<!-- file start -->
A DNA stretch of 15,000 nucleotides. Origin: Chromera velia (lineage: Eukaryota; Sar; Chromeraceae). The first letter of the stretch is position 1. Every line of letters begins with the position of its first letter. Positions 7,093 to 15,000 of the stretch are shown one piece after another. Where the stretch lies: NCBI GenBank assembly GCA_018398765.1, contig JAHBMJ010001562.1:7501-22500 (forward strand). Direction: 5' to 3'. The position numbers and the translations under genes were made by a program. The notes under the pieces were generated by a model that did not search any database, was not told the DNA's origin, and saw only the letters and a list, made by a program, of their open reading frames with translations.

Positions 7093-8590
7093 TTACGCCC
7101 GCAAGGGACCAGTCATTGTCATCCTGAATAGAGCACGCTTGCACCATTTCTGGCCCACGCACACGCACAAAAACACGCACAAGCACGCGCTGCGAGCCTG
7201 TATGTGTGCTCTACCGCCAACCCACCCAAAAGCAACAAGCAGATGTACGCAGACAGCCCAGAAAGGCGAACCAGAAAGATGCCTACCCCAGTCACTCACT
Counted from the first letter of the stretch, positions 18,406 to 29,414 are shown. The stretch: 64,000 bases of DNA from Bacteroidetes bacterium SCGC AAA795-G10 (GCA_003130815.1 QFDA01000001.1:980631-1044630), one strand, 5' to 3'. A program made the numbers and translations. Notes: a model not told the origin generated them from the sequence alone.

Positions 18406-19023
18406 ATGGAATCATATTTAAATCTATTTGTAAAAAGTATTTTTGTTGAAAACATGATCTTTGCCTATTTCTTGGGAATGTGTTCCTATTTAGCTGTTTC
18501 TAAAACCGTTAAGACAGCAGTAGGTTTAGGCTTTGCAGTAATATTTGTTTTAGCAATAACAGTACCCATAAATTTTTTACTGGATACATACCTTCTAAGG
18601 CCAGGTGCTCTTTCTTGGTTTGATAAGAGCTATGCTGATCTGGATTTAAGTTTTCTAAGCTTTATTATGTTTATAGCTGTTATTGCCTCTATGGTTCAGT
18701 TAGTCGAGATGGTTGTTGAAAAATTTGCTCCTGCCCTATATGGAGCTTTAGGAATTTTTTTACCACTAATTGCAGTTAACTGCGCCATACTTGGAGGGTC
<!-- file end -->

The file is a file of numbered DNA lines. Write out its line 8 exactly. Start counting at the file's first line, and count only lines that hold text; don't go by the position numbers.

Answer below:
18406 ATGGAATCATATTTAAATCTATTTGTAAAAAGTATTTTTGTTGAAAACATGATCTTTGCCTATTTCTTGGGAATGTGTTCCTATTTAGCTGTTTC